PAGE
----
. District may allow teachers to opt-into
personalized learning, but have no expectations
for principal involvement. District may also fail
to build internal capacity to communicate,
coordinate, or support the work. Instead,
it defers to vendors or consultants
to fully own the messaging and
delivery of training.
with the
Wrong Schools
As a Result...
District and school leaders may be unable to identify early wins or proof points of success that would increase buy-in across the district and with external stakeholders, e.g. parents and school board.
Avoid the Risk
  • Start with your strengths - schools who are instructionally and culturally ready to move forward right away
  • Pay attention to timing of rollout - determine if start of year or mid-year is most appropriate for schools
  • Change course or go slower if needed
  • Be open to schools or classrooms starting at different places
District begins the work in schools or grade levels
that may not be ready
for personalized learning.
District may choose to roll out at particular grade
level based on political pressure, e.g. "we can't do
this with elementary school students before
high school students." Or, district funds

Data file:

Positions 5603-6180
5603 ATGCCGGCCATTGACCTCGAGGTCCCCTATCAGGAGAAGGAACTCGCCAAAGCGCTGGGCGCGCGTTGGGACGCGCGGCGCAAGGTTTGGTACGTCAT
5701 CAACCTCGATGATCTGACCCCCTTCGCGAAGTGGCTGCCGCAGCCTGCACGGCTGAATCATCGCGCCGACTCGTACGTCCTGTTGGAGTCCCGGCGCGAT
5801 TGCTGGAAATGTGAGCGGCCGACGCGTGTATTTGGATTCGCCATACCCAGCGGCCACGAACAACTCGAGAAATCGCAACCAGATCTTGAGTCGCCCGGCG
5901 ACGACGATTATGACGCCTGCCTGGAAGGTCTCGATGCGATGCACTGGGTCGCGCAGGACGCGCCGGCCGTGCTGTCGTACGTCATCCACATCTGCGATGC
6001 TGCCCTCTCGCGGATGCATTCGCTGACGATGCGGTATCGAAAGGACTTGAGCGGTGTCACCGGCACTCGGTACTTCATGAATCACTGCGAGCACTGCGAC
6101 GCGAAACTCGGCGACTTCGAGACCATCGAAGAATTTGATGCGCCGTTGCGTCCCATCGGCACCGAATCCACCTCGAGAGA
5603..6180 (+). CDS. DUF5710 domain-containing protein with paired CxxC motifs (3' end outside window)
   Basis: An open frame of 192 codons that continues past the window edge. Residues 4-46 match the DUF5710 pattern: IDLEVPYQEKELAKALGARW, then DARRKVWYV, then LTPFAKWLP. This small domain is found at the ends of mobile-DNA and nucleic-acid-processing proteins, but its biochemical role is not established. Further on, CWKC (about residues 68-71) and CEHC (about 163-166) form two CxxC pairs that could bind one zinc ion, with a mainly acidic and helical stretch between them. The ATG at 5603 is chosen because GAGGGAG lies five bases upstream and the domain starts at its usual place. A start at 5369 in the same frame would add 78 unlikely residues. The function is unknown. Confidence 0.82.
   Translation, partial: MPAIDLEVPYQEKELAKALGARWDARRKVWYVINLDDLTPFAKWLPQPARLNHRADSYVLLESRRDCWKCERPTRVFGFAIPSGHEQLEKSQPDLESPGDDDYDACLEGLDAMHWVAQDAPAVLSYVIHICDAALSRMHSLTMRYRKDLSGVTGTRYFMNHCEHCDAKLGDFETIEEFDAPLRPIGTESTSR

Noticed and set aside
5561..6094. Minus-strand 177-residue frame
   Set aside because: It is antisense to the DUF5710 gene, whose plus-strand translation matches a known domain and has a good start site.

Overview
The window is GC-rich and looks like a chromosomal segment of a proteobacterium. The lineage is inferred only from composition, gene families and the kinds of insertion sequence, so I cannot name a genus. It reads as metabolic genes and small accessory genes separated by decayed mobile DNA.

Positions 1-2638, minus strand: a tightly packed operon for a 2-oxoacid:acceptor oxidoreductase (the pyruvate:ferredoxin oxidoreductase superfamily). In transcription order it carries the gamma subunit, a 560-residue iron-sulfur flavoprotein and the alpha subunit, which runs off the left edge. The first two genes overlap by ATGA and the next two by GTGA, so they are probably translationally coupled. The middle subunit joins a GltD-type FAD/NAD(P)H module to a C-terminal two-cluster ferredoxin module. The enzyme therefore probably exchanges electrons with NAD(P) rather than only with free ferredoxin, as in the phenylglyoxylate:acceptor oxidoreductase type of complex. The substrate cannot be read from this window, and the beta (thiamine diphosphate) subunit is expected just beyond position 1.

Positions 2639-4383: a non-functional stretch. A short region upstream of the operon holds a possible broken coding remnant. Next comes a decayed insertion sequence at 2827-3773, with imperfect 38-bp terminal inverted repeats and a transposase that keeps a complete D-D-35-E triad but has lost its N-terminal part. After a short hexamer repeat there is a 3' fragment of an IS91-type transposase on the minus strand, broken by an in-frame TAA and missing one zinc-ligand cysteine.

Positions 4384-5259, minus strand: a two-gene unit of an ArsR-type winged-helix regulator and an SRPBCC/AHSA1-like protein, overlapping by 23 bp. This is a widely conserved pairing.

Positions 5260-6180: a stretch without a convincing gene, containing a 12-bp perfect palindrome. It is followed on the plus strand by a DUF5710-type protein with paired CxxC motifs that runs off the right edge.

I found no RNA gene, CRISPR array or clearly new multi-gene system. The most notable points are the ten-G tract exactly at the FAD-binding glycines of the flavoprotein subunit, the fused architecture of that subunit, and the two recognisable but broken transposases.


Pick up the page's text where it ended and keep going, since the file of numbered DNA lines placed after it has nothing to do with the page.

personalized learning with turnaround
grant and starts in schools that don't
have the appropriate culture or
staffing for the change.
with Stakeholders
As a Result...
  • Parents think that their students are not getting sufficient instruction from teachers: "teachers aren't doing their job!"
  • School board does not understand the criteria by which the district will measure success of the work. They do not know the difference between "this is not working" and "this just takes more time".
  • Journalists do not have sufficient venue to air their questions or access to the right schools, and write stories with inaccurate information or cover schools with poor implementations.
Avoid the Risk
  • Create a strategic communications plan for each stakeholder group
  • Ensure plan includes spiraled approach - not just at start of the year
  • Identify strong schools and teachers early in the process to show examples of success
  • Empower teachers to speak about the initiative
District does not have a strategic communications
plan to ensure their stakeholders are hearing the
right message about personalization. The
district initially communicates its plan
with parents, school board, and
journalists, but does not follow up
with subsequent messages or
venues for discussion.
the Wrong
For Example...
  • District encounters problems once devices are deployed to students and loses significant instructional time.
  • District receives negative publicity from local press.
  • Parents, teachers and school board express frustration with the work.
Avoid the Risk
  • Carefully consider your instructional goals and how each device would support those goals
  • Rigorously check references for all devices
  • Pilot devices before purchasing districtwide
  • Create financial and technical sustainability plan
District does not have an adequate process to select
devices. District may not consider software
with devices, nor how the device
supports stated instructional goals. District
may not check references for devices, and
experiences significant breakage. Finally
the district may not have sufficient plan
in place to support devices
, both technically
and financially.